February 22, 2014 9:46 am

Cool tunes from the winter games: what our athletes have been grooving to

Silver Medallist, Canada's Mike Riddle celebrates at the Men's Freestyle Skiing Halfpipe Flower Ceremony at the Rosa Khutor Extreme Park during the Sochi Winter Olympics on February 18, 2014.

FRANCK FIFE/AFP/Getty Images

SOCHI, Russia – If you thought it looked like Mike Riddle had earphones in when he dropped in to the half pipe the other night to claim the silver medal in freestyle skiing, you were right.

Riddle was wired for sound.

He told Global News he didn’t just get pumped on the music before his run, but during as well.

His choice: the dance-club grooves of Scottish DJ Calvin Harris:


Story continues below

As for Chloe Dufour–Lapointe, she got stoked for her silver-medal run on the moguls listening to Aloe Blacc’s conquer-the-world- mantra “The Man.”

And for the gold medal winning Bobsleigh team of Kaillie Humphries and Heather Moyse, music has been so important to their training and motivation they practically broke out in song when asked about it at their first post-medal news conference. Their latest, favourite, inspirational song: “Girl on Fire” by Alicia Keys.

Music has always featured big in the training and lives of elite athletes. It’s inspiring, it helps focus the mind and songs have that weird way of bonding to the events of your life and becoming intensely personal. Somebody else may have wrote and sang them, but if they’re part of a significant moment in the your life, they are yours.

These days, because you can pretty much pack as many songs as you have time for into your device, the options for self expression with music are essentially limitless.

And because you can squeeze your music into the tiniest of devices, you can cruise down the half pipe on your way to the Olympic podium grooving to Calvin Harris without a care. Twenty years ago you’d be tempting broken ribs if you tried to pull off a triple cork with a bulky DiscMan in your parka.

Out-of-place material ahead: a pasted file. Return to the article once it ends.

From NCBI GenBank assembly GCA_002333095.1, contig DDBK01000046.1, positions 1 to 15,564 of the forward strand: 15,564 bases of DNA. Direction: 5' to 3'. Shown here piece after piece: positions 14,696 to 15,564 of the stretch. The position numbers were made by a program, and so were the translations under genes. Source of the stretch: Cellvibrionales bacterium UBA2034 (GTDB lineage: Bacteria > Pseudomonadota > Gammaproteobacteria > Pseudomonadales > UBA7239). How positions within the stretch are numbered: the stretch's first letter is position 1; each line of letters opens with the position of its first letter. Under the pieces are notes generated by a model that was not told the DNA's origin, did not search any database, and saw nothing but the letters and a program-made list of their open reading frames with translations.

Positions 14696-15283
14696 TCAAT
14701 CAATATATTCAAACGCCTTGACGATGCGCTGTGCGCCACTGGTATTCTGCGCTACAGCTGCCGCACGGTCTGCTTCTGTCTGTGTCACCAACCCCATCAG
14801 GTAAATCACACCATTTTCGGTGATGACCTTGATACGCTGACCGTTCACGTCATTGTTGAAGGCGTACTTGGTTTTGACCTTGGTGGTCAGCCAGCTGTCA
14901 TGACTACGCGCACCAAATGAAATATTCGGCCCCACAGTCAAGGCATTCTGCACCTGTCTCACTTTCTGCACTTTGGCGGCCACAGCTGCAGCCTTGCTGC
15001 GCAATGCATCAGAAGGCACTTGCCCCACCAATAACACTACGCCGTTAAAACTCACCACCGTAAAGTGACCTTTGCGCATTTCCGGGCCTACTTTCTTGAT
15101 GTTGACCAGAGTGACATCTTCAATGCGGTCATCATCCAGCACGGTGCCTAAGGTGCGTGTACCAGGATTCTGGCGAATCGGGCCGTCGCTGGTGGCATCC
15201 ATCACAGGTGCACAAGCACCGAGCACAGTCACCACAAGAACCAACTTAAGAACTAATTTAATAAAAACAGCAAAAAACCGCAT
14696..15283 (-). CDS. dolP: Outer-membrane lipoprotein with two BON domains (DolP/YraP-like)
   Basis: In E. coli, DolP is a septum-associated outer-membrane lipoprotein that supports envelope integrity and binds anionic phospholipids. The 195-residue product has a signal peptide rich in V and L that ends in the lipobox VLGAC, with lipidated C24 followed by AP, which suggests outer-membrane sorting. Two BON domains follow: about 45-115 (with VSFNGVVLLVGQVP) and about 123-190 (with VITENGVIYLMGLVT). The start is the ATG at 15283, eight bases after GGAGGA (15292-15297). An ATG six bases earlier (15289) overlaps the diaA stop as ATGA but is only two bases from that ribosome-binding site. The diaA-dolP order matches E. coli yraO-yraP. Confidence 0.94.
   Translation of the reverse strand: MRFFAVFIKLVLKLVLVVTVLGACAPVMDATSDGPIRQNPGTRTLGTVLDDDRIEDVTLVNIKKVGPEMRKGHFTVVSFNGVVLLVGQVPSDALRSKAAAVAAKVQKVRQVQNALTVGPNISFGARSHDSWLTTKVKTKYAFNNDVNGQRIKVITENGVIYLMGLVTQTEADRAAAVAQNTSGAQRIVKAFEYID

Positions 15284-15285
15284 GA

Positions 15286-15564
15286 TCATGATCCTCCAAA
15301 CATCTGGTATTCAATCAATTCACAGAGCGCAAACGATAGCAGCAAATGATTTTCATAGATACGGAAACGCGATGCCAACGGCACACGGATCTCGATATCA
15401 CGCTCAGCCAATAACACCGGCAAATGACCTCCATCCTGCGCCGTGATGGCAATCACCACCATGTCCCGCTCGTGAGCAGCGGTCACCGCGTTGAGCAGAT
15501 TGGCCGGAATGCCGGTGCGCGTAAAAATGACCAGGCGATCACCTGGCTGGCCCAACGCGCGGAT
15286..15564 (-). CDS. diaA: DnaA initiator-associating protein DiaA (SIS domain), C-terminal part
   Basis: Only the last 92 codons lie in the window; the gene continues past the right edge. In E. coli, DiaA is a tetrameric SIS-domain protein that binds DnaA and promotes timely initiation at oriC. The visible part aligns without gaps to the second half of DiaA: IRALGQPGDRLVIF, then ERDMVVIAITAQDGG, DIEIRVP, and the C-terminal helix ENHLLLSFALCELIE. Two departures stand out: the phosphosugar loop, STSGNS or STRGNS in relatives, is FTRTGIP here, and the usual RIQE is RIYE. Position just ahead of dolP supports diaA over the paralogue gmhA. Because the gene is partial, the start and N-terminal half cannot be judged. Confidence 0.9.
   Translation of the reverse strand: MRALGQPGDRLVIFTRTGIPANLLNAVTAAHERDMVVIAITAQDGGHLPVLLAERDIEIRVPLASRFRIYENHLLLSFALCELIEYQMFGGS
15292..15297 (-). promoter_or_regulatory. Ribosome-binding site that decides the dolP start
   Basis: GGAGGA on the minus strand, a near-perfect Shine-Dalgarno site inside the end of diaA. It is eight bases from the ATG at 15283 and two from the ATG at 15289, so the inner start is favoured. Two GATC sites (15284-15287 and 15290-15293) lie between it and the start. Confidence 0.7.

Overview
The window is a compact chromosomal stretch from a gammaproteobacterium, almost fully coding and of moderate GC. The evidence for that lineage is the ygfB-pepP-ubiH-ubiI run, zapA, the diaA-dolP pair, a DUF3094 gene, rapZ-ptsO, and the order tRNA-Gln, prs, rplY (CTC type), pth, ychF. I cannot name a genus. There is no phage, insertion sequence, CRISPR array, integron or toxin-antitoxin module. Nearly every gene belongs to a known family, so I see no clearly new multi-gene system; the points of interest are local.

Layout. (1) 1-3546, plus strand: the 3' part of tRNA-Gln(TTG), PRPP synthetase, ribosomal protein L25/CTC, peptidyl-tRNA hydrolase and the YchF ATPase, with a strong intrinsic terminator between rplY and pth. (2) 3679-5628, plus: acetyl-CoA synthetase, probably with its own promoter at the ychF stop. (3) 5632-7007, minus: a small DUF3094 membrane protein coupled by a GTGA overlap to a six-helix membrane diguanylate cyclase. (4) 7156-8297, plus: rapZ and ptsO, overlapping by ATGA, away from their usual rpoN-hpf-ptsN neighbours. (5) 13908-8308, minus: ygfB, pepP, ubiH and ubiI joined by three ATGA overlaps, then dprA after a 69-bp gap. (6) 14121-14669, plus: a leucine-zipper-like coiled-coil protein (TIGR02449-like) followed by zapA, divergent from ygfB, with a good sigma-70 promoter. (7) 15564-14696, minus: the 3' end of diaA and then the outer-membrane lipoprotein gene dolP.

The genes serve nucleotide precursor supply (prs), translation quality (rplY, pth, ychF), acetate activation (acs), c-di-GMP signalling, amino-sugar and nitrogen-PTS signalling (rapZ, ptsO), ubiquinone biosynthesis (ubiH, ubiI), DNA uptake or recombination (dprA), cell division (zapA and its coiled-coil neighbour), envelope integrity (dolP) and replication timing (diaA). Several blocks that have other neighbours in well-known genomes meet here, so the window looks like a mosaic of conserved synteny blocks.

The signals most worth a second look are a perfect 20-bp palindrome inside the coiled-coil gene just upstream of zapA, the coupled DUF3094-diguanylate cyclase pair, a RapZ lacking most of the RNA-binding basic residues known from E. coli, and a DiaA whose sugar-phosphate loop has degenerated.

There’s also the culture of the new snowboarding and freestyle skiing events, where there’s a hint of the non-conformity you see in rock and hip hop music.

Listening to the athletes talk, it seems that club, hip hop and R&B are really big at these games.

Freestyle skier Keltie Hansen seems to be one of the few rockers, saying in her bio that she likes classic rock, Led Zeppelin in particular. The delightful 21-year-old wouldn’t be your first pick as a Led Zeppelin fan, given that they must seem positively ancient to her. Coming from Edmonton, I have to wonder if she listens to “The Immigrant Song,” with its refrain “We come from the land of the ice and snow, from the midnight sun where the hot springs flow?”

Getting imaginative on this theme, it’s fun to think about what some athletes might listen to. For Canada’s short track speed skater Charles Hamelin, who crashed out of two events in which he was favoured to win medals, I wonder if he has found any solace in Paul Simon’s “Slip Slidin’ Away?”

After the shock of his team getting bounced from the men’s hockey tournament by Finland, one could imagine Russian hockey star Alexander Ovechkin belting out Roy Orbison’s touching testament to good things lost “Crying,” the version with kd Lang of course.

That song could be a good duet for Ovechkin and Vladimir Putin. I bet Putin would insist on singing the kd Lang part. If you think that’s a totally weird and improbable idea, then you should check this out:

© Shaw Media, 2014

Report an error

Comments